Check out the companies making the biggest moves in premarket trading:
Mobileye — Shares sank 5% following a Securities and Exchange Commission filing Monday that showed an Intel subsidiary will sell 35 million Class A shares in a secondary offering. Mobileye will not receive any proceeds from the sale.
Epam Systems — The software firm fell 2.9%, a day after the company posted second-quarter earnings and revenue guidance that was below analysts expectations. It also lowered its full-year earnings and revenue guidance to below analysts’ expectations.
McCormick — The stock added about 2% following a double upgrade to buy from underperform by Bank of America. The Wall Street firm cited easing volume pressures and called the stock a “growthy staple.”
GitLab — Shares of the software development platform company surged nearly 30% in premarket trading after Gitlab reported a smaller-than-expected loss for its first quarter. GitLab reported an adjusted loss of 6 cents per share on $126.9 million in revenue. Analysts surveyed by Refinitiv were expecting a loss of 14 cents per share on $117.8 million of revenue. Revenue grew 45% year over year.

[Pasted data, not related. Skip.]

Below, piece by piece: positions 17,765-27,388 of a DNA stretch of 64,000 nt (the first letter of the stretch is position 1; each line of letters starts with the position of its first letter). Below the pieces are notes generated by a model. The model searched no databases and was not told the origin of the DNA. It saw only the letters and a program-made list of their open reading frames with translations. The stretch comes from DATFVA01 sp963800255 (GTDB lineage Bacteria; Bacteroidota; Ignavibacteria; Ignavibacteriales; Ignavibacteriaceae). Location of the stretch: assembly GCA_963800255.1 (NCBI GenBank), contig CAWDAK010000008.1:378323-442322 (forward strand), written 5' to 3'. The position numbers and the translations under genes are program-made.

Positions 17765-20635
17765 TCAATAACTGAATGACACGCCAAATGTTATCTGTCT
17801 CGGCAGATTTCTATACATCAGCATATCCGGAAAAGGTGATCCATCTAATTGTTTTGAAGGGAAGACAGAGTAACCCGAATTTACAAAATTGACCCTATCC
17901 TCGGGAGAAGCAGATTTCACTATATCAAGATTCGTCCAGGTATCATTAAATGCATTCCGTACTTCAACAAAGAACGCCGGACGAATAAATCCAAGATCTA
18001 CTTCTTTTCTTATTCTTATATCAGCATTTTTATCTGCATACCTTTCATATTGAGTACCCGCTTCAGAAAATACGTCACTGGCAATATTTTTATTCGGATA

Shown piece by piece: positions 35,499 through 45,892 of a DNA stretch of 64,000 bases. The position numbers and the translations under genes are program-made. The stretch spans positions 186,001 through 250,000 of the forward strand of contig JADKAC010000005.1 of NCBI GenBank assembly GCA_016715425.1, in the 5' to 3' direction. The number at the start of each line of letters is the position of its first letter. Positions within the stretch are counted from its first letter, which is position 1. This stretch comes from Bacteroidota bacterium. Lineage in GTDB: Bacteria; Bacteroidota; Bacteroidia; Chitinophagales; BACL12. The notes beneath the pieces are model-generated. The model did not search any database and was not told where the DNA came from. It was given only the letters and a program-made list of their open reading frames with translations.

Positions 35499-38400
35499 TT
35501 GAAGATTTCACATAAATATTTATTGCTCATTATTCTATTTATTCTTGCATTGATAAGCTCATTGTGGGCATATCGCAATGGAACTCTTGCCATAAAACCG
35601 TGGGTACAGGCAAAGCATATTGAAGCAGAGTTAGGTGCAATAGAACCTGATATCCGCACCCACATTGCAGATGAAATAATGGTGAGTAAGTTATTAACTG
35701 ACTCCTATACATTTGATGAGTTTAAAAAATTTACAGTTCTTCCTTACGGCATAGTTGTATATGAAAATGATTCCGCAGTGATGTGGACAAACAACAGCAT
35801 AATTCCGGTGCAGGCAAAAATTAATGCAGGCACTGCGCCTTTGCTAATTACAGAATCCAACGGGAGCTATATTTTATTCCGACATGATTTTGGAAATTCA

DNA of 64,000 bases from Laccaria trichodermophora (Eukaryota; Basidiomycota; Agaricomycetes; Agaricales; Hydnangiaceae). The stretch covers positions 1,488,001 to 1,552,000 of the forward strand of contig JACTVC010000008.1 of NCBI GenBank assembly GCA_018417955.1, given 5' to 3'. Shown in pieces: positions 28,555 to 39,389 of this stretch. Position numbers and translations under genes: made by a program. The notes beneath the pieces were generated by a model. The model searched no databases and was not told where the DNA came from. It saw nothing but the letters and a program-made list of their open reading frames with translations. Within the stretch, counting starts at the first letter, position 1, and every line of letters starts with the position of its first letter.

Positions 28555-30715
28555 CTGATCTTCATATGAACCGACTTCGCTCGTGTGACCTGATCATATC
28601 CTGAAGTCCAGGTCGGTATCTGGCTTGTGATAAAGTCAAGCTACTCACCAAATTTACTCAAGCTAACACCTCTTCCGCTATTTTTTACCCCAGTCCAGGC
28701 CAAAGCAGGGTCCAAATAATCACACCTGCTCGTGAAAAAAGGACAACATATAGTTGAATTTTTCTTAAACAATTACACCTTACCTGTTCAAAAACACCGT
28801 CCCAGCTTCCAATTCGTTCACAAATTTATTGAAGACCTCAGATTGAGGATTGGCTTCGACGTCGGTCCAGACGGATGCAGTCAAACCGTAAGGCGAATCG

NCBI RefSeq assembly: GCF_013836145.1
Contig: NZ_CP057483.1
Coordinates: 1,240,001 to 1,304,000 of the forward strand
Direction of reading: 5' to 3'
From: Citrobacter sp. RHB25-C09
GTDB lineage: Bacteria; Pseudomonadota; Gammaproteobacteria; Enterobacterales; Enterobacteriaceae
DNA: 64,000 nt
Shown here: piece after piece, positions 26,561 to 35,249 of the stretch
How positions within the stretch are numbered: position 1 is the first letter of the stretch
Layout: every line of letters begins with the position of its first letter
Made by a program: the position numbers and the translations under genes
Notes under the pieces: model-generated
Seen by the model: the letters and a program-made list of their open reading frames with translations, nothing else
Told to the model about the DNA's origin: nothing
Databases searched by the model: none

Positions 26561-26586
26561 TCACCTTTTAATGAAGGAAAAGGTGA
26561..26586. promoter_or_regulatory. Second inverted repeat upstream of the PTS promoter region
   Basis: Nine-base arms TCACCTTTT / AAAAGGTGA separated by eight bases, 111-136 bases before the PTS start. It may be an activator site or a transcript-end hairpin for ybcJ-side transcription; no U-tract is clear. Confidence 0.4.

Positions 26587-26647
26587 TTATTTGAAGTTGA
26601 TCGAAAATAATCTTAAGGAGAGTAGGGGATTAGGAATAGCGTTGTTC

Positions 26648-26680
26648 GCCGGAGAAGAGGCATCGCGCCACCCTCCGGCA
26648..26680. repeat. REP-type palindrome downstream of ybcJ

Ferguson — Shares of the distribution company slipped 3.4% after Ferguson reported a 2% decline in net sales for its fiscal third quarter year over year. Ferguson results did top analyst expectations, with adjusted earnings of $2.20 per share on $7.14 billion of net sales. Analysts expected $2.16 in adjusted earnings per share on $7.09 billion of revenue, according to StreetAccount.
J.M. Smucker — The food products stock gained 1% in premarket trading after J.M. Smucker released its fiscal fourth quarter results. The company reported $2.64 in adjusted earnings per share on $2.23 billion of revenue. Analysts surveyed had penciled in $2.41 in earnings per share on $9.56 billion of revenue, according to StreetAccount. J.M. Smucker’s full-year earnings guidance of $9.20 to $9.60 was on the low side of analyst estimates, however.
Apple — The iPhone maker dipped less than 1% in premarket trading, a day after releasing its Vision Pro mixed reality headset. Wall Street analysts had mixed responses, with D.A. Davidson downgrading the stock to neutral.
— CNBC’s Jesse Pound contributed reporting.